But for us, one of the most striking things about the movie is the fact that Milk and his lover, Scott Smith, were able to leave New York with very little money, arrive in San Francisco, rent an apartment on their unemployment checks, and open a camera store. That wouldn't be possible today; the Harvey Milks of 2008 can't live in the Castro — and many can't live anywhere in San Francisco. The city is too expensive.
In fact, for all the victories Milk won, for all the successes of the movement he helped to build, much of his agenda is still unfulfilled, even in his hometown.
The first time Harvey Milk gives a public speech in the film, he's standing on a soapbox ... literally. He brings out a box with "soap" written on the side; a funny gag, but a serious and telling moment for him and San Francisco.
The issues that Milk spoke so passionately about in that speech included police reform, ending the war on drugs, protecting tenants and controlling rents, and improving parks and protecting people's rights to use them liberally — all issues with as much resonance today as they had back then.
The movie leaves us with a painful question. For all the celebration of Milk's legacy by San Franciscans of various political stripes, why have we made so little progress on some of his signature issues? We celebrate the martyr — but often forget what the man really advocated.
Support for gay rights is de rigueur for anyone who aspires to public office in San Francisco. But a quarter of city residents still voted to take away same-sex marriage rights in this election. Many older gay men today are barely able afford their AIDS medication and rent. And transgender people and other nontraditional types are still ostracized, unable to get good jobs, and sometimes treated contemptuously when they seek help from their government.
Sure, marijuana is supposedly legal for medical uses in California and pot clubs proliferate around San Francisco. But even these sick patients are still targeted by the federal government and its long arms in San Francisco, including former US Attorney Kevin Ryan, whom Mayor Gavin Newsom named his top crime advisor and who is now seeking to crackdown on the pot clubs. Why, 30 years after Milk was shot, does one have to claim an ailment or illness to smoke a joint in this town?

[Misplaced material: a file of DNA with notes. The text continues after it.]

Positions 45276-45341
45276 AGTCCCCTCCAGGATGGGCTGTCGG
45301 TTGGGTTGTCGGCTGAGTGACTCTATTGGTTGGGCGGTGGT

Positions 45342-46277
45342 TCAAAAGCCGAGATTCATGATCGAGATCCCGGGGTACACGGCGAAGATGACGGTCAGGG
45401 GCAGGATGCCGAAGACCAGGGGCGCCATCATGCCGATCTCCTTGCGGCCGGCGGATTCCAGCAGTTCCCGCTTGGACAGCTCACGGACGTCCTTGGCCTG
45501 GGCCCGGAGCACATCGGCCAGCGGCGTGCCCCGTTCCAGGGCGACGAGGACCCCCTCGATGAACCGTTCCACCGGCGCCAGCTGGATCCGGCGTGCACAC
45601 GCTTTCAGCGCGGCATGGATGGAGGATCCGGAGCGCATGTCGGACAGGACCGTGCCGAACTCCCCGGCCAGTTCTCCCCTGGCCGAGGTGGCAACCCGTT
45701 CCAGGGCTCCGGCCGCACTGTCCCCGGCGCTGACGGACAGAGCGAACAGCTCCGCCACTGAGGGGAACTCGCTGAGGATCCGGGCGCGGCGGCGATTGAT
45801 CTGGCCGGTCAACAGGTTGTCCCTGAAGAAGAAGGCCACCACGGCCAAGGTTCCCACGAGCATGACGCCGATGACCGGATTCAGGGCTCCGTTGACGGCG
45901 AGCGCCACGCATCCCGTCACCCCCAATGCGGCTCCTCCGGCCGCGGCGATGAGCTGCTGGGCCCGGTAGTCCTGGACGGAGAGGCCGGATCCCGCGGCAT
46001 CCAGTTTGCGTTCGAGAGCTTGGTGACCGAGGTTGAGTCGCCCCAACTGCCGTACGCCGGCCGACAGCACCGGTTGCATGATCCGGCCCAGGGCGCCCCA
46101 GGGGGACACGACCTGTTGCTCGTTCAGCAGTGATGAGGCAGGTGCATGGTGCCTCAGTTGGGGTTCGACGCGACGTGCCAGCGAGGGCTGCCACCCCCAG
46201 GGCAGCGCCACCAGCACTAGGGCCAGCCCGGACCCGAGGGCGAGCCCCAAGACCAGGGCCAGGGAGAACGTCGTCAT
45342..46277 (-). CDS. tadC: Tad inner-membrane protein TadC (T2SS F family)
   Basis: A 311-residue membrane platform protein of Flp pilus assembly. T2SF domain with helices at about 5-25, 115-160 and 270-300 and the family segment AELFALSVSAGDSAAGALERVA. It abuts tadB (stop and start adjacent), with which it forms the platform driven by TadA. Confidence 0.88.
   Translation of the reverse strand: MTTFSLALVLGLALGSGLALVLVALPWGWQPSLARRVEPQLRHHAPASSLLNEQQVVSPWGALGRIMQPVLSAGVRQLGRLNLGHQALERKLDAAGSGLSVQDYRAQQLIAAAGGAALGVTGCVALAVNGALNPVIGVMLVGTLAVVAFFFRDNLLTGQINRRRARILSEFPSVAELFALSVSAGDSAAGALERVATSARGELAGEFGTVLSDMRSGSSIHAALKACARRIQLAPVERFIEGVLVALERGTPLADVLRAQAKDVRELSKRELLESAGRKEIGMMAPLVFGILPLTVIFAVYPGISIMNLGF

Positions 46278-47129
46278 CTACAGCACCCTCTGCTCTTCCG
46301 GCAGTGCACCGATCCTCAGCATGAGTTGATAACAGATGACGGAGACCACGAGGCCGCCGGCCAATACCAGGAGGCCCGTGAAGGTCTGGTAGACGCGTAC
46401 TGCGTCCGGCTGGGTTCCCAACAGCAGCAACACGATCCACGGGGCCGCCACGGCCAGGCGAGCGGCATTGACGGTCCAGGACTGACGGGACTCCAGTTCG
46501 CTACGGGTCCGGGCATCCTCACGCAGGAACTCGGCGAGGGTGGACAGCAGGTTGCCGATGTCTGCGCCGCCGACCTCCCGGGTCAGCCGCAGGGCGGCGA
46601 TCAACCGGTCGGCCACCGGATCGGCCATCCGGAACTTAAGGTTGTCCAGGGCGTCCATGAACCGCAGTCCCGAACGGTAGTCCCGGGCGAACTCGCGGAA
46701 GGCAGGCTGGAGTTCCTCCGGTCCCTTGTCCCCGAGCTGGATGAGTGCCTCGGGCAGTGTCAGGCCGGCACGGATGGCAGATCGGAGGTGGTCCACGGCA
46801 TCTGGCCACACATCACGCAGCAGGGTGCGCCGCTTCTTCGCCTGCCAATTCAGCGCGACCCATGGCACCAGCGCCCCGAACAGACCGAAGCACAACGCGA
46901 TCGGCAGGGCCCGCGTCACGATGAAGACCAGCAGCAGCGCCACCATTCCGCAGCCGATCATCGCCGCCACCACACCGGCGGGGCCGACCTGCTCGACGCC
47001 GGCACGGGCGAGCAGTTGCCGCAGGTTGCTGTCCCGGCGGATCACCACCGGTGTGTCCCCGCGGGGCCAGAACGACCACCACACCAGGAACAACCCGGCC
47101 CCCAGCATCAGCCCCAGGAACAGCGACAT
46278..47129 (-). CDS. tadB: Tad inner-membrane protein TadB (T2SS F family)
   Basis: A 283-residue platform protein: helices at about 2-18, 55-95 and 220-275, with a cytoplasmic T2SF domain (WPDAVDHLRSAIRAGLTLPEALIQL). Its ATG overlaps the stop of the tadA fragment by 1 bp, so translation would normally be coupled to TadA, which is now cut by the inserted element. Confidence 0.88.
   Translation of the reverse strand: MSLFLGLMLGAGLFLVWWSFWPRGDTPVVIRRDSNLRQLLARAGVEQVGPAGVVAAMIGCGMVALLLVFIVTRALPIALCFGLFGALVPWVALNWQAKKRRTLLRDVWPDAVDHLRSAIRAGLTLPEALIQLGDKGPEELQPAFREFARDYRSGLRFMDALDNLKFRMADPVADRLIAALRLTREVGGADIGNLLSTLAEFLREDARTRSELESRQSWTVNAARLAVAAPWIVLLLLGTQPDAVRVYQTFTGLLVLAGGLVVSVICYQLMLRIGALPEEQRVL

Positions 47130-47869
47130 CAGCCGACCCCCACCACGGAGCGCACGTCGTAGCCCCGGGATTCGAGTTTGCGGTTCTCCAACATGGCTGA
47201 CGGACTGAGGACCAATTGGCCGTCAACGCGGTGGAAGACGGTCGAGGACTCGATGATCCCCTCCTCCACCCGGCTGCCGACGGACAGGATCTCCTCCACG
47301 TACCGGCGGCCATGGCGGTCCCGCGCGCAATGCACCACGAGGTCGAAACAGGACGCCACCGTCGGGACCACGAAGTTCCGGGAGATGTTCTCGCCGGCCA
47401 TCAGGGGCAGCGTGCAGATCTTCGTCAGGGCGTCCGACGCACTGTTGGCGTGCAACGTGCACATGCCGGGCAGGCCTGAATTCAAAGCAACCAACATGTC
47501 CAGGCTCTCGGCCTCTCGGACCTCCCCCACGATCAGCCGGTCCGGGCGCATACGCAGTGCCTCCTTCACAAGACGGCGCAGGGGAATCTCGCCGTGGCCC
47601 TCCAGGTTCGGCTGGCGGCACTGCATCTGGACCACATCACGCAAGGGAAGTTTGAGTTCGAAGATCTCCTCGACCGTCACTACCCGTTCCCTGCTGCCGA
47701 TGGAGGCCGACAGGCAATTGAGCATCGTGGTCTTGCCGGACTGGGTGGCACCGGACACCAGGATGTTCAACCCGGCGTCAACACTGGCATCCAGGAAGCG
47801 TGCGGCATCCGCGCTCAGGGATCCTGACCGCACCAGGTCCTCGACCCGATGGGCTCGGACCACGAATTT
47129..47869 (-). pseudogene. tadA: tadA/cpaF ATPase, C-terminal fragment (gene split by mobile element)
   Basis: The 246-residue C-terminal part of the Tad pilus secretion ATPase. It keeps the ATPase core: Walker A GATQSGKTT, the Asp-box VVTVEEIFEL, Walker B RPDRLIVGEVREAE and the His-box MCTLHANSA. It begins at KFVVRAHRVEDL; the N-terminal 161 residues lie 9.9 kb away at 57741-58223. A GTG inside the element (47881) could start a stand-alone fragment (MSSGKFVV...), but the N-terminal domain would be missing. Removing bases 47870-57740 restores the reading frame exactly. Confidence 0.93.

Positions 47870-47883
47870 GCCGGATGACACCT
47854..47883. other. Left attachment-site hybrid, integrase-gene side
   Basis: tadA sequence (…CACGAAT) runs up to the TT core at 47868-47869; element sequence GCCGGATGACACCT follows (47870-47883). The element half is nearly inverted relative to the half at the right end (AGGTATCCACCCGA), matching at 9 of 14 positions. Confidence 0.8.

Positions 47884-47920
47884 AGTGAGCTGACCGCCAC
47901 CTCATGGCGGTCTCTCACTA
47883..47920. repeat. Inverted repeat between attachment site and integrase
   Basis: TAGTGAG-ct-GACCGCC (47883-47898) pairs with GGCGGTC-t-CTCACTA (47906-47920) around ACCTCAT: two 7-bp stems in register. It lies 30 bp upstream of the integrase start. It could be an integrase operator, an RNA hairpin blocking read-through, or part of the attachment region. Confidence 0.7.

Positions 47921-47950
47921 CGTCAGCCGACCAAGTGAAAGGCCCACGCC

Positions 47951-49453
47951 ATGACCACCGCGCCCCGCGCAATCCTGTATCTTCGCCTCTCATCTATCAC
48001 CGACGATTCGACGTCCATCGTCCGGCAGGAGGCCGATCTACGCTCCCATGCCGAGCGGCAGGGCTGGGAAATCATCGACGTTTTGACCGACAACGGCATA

Two-thirds of city residents are renters, a group Milk championed with gusto, but we barely beat a state initiative in June that would have abolished rent control. Housing is getting steadily more expensive. And in this election, Newsom and his downtown allies opposed Proposition B, an affordable housing measure, and Proposition M, a common sense measure to prohibit landlords from harassing their tenants. Such harassment is a common tactic to force tenants from rent-controlled units, even though the City Attorney's Office is currently suing the city's biggest landlord, Skyline Realty, for its well-documented history of harassment. Newsom may be the champion of same-sex marriage, but when it comes to issues like tenants' rights, we suspect that Milk would be appalled at Newsom's gall.
Ted Gullicksen of the San Francisco Tenants Union noted that in the wake of Milk's death and before the repeal of district elections, San Francisco established rent control and limits on condo conversions. The tenant movement has grown steadily stronger and more sophisticated, he said, as it had to in order to counter increasing economic and political pressures and creative gambits by landlords.
"The city has gentrified phenomenally since that time, and that's put tremendous pressure on tenants and on condo conversions," Gullicksen told us. "It continues to be a real struggle."
Police reform was also a huge issue for Milk and his gay contemporaries, who suffered more than most groups from the behavior of thuggish cops protected by weak oversight rules and a powerful union. And today, the Police Officers Association is stronger and meaner than ever, but the oversight has improved little, as both the Guardian and San Francisco Chronicle have explored with investigations in recent years.
And in our public parks, San Francisco officials in recent years have banned smoking cigarettes, drinking alcohol, playing amplified music, and even gathering in large numbers without expensive, restrictive permits. Even in the Castro, where Milk and his allies took it as a basic right to gather in the streets, Newsom and the NIMBYs unilaterally cancelled Halloween celebrations and used police to chase away citizens with water trucks.
Is this really the city Harvey Milk was trying to create? In the film, he talks about transforming San Francisco into a vibrant, tolerant beacon that would set an example for the rest of the country, telling his compatriots, "We have got to give them hope."
Well, with hope now making a comeback, perhaps San Francisco can finally follow Milk's lead on the issues he cared about most.